How are we doing in our listening and responding after three thousand years, do you think?  Whenever I raise questions like that in public I have to pose them to myself first of all, to justify in any way asking others to question either themselves as individuals or all of us as a society.  And when I ask myself how I am doing listening, hearing God, recognizing God’s way as the way I should and will follow – in other words, obeying – I can hear the voices of my several nieces in their 20’s answering for me as to how I am doing at it.  In a word, they would say, ‘sucky,’ which translated into older English means something like, ‘really not so good at all.’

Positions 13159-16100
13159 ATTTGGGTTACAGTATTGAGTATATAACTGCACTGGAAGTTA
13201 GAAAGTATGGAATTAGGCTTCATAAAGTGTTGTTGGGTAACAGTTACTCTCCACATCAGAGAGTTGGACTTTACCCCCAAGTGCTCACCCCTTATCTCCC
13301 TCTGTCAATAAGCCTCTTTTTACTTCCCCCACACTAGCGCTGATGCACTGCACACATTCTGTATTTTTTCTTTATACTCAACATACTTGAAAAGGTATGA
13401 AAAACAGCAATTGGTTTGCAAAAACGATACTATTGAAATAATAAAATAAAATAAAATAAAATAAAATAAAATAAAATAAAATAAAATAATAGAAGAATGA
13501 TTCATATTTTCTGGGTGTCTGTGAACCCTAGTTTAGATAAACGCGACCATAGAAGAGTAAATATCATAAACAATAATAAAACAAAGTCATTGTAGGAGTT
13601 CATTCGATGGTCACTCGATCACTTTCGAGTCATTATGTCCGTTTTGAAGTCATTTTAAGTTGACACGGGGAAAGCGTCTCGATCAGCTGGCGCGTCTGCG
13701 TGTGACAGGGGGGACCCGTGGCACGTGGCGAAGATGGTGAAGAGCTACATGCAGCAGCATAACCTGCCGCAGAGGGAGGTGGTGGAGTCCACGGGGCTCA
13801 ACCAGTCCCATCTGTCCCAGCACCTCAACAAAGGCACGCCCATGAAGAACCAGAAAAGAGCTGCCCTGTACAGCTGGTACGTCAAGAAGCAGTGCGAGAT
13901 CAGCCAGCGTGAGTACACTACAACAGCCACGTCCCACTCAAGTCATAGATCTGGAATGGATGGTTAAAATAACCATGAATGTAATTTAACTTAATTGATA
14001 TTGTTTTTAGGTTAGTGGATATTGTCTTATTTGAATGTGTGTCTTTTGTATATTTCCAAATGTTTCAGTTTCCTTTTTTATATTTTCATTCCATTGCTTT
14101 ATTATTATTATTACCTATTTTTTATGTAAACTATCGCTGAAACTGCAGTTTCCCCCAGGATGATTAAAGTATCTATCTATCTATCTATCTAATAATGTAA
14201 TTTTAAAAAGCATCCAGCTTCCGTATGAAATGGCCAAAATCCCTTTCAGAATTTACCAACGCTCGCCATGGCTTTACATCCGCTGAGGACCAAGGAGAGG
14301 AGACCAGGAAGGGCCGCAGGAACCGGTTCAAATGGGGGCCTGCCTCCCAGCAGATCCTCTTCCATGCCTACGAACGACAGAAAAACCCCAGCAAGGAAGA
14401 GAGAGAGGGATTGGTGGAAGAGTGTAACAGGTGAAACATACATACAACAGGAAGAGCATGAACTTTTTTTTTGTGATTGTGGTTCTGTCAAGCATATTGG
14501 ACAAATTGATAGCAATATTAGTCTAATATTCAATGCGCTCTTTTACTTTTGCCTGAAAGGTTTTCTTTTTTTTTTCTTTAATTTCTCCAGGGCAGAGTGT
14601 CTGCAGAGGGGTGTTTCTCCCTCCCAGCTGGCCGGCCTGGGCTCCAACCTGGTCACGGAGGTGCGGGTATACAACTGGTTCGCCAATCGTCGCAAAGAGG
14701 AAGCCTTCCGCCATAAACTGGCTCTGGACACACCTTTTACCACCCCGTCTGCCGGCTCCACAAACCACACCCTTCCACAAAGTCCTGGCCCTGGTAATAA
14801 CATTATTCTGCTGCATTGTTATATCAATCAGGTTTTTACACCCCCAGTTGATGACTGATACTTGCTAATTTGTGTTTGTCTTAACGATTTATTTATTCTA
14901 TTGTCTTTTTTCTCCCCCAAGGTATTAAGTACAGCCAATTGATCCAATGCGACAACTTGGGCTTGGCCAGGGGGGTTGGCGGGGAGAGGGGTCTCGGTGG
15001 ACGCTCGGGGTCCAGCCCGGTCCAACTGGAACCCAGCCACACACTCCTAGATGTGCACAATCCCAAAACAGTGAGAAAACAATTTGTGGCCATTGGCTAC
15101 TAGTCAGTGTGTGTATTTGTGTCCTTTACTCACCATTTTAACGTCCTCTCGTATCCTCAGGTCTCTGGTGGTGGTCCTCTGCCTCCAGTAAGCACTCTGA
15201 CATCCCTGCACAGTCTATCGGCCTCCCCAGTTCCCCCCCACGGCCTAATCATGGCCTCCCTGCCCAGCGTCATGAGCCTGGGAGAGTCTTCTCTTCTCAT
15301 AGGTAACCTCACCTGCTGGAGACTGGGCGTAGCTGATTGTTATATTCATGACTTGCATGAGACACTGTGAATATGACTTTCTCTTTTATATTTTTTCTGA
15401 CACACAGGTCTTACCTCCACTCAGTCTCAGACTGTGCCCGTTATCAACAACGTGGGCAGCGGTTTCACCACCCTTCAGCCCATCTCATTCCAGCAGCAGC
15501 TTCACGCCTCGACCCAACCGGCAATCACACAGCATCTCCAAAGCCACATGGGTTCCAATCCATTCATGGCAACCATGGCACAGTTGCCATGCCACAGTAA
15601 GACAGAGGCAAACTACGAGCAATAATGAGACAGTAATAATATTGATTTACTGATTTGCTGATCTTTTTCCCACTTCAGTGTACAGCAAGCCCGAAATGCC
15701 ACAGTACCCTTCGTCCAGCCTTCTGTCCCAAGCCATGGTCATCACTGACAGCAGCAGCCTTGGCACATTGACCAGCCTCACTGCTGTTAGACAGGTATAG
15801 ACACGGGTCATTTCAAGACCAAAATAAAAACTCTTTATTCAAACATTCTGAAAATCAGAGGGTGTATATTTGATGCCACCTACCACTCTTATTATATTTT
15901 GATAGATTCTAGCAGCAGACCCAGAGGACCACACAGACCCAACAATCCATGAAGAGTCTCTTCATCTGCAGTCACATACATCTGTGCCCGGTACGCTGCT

I know that is true of me.  It may be your truth as well.  And I don’t think it gets any better when we look at the worldwide culture and society of which we are members.  Just think of some recent news. Fifty people at prayer in two mosques in New Zealand murdered. Does that look like the act of someone who has heard and heeded God’s way?  Two teenagers and a father in our country whose lives were terrorized by violence close to home have ended their own lives over the last several days, plunging their grieving families into deeper sorrow (though they probably had thought there was no such thing as deeper sorrow).  And these come within the context of a period where an average of twenty veterans a day are taking their own lives in this country. What does it say when death comes to look preferable to life?